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Building a Sustainable Career

Knowing what makes you tick is key to building a long-term career.

In my last two columns, I’ve talked about building your brand and the importance of giving back. Much of that was in the context of how you can stand out as a next-generation financial planner, whether you have your own firm or work as part of a team. Now it’s time to talk about how you can build a sustainable career.

What is a sustainable career? Generally, it’s a career that will last throughout your whole work life. It is aligned with your strengths, interests and values. It is a career that grows with you, and makes effective use of your skills and experience. Importantly, it has meaning to you and offers continued learning and renewal. A sustainable career lets you stay employable, happy and productive at each stage of your life. Sounds perfect, right?

How to Build a Sustainable Career

One of the first hurdles to master is owning the mindset that you are in charge of your career. No one else. Not your manager, not the firm owner, not the board of directors. So, it’s important that you know yourself. There was a reason we started with exercises to help you define who you are as you build out your brand. Not knowing who you are, what you stand for and who you want to work with can prevent you from finding the right opportunities to build a long- term career.

Know Your Story

Knowing what makes you tick is key to building a long-term career. The more we understand ourselves, what makes us unique and what invigorates us, the more power we have to build a sustainable career. Your story is the summary of your passion, strengths and goals. It’s your personal “why.” You may still be developing your story – and it will evolve over time. If you aren’t yet sure, you may wish to do an exercise in self-assessment, like a Clifton StrengthsFinder or DISC. Knowing yourself goes a long way to helping you build out your perfect career.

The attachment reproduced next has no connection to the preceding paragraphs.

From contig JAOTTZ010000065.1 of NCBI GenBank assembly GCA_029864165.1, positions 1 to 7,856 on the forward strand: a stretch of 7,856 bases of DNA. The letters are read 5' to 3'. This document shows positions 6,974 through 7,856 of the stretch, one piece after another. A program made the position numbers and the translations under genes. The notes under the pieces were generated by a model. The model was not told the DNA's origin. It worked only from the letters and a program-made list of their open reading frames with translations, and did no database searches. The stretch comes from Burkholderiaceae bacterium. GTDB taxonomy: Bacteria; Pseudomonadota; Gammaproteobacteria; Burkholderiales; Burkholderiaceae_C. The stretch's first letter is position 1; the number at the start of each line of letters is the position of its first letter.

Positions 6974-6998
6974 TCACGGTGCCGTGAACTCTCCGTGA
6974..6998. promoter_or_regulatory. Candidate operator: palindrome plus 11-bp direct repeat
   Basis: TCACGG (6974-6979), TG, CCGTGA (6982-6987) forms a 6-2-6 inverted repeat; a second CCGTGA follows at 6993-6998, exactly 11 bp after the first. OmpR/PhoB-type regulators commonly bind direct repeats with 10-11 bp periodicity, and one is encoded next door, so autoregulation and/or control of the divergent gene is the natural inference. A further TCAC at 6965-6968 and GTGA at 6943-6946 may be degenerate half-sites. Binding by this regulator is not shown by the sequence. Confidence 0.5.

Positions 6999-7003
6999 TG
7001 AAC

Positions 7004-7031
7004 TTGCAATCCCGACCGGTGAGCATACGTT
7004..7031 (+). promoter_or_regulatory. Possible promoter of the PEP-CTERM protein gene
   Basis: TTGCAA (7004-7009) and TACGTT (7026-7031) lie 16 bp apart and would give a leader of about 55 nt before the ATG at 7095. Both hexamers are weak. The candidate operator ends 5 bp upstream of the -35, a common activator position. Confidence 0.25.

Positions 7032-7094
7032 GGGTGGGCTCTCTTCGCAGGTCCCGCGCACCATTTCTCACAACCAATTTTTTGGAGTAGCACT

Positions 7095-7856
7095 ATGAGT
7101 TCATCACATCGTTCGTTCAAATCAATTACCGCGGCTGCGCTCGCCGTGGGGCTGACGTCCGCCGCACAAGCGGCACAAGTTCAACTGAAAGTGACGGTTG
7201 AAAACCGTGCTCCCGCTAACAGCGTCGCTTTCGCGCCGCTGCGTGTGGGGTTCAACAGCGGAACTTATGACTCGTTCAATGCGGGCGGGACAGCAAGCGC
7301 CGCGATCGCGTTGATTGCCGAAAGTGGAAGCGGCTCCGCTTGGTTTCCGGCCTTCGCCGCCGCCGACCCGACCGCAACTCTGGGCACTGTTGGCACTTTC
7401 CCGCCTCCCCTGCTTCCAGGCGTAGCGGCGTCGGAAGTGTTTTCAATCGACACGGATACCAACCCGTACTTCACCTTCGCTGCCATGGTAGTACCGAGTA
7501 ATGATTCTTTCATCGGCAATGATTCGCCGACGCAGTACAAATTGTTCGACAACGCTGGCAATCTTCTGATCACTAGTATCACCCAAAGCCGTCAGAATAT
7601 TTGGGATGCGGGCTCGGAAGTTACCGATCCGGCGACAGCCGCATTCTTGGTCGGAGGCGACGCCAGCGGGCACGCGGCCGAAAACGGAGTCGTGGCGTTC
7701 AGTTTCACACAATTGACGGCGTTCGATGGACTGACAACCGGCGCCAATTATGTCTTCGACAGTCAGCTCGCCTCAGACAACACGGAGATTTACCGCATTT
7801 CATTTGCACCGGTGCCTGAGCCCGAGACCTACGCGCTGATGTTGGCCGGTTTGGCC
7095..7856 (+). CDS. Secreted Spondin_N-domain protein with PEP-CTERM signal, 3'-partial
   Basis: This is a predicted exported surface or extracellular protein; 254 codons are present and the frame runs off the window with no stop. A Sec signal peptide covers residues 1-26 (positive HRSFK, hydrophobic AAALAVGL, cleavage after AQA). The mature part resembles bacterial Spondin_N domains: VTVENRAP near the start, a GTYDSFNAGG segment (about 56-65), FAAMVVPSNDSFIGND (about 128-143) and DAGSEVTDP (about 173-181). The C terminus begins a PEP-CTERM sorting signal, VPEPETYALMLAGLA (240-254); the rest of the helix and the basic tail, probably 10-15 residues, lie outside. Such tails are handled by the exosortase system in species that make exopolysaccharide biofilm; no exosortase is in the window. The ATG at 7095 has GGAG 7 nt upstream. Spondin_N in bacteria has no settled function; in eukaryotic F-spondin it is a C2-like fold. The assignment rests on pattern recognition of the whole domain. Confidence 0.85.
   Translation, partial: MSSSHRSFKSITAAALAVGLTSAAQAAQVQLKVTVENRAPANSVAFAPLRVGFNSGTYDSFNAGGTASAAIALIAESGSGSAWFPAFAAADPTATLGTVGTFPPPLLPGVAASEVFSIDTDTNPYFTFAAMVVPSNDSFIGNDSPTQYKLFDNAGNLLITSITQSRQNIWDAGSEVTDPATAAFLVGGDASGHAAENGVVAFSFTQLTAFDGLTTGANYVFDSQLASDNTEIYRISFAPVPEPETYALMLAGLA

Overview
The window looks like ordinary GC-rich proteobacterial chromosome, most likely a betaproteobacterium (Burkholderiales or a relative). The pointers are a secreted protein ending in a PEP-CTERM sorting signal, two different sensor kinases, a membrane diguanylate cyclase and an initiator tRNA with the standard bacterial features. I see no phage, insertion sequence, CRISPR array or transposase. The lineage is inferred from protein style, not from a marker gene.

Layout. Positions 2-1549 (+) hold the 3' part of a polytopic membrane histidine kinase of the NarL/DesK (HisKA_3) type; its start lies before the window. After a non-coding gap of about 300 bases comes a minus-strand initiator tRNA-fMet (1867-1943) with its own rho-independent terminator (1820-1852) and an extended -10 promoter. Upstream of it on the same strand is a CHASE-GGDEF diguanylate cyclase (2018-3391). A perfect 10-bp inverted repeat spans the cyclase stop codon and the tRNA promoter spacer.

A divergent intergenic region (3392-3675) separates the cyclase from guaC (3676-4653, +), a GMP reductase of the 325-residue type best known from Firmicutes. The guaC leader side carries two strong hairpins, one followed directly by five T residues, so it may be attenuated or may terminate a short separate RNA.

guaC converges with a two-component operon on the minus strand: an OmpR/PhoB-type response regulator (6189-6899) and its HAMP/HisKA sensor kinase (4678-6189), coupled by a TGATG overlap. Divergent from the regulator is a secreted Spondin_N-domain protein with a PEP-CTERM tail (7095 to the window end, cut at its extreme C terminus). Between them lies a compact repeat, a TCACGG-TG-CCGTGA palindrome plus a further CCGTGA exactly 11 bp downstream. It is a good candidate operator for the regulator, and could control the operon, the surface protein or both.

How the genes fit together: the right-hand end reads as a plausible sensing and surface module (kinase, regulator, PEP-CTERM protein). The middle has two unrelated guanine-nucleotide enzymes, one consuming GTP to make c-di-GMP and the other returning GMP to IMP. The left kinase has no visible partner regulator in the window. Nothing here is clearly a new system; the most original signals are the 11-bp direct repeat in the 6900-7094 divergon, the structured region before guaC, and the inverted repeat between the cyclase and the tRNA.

Be a Sponge—Practice Continuous Learning

Continuing education credits are necessary to stay relevant, but branch beyond just what is required. What skills will you need to help your clients 10 years in the future? Will it be helping them fund education or retirement? Or taking them on the journey to revamp their own careers and redefine how they see retirement. Do you expect to provide expertise on digital assets? What type of legacy and tax planning will your clients need? What will your business need to grow? Do you have the right strategies in place to scale for the clients of the future? What do you envision financial planning to look like in 20 years? What does your idea team look like? Exploring answers to questions like these puts you in a mindset to always be looking forward. You’ll begin to pick up on future trends and start to think about how they will affect your career.

Know Your Value

Hopefully, you spent some time at the end of the year and reviewed your accomplishments. If you found this arduous, make a plan for the new year to spend 5–10 minutes each week documenting what you did and how you felt about it. What made you proud? Were there tasks that you were uncomfortable with? What feedback did you get and what have you learned from that? This is a wonderful opportunity to build self-awareness and will start a robust collection of facts you can link to your career growth. Share these with your manager to show your worth and to build out your career aspirations. Make sure to share with your mentor as you look for opportunities to build on your value. If there are misalignments with your values, now is the time to explore whether these challenges are short term and can be brought into alignment, or whether there is a larger issue to focus on. You want to make sure your career brings significance to you as well.

Do Work That Empowers You

Work with people who energize you. As a financial planner, you are lucky—not only can you get energy from working with smart, curious teammates, you have the opportunity to collaborate with clients who motivate you to work for their best outcomes. We all know that feeling we get when we aren’t “working,” but we are in a state of flow. We feel vital and are empowered to perform at our best. When work becomes your passion, it ceases to feel like work. Learn how to show how this passion adds value to your firm or business.

Embrace the Future

The job you have now will be different in five years. What new developments will cause your business to change or to have new clients or service offerings?

You will be different in five years. What will your dream career look like then? Will you own your firm? Will you shift priorities for a more balanced life with your family? When will you start the planning needed to get ready for the next chapters in your career and life?

Looking to the future is key to a sustainable career. Different perspectives are also necessary to ensure your career sustainability. I know you hate to hear it, but networking is one of the best ways to get new information. Change your viewpoint on networking—it’s not a “to-do,” it’s a tool to discover all the information—and people—you don’t know … yet.

A sustainable career starts with you.


Kate Healy is a financial services industry executive and NextGen advocate, focused on building brands.

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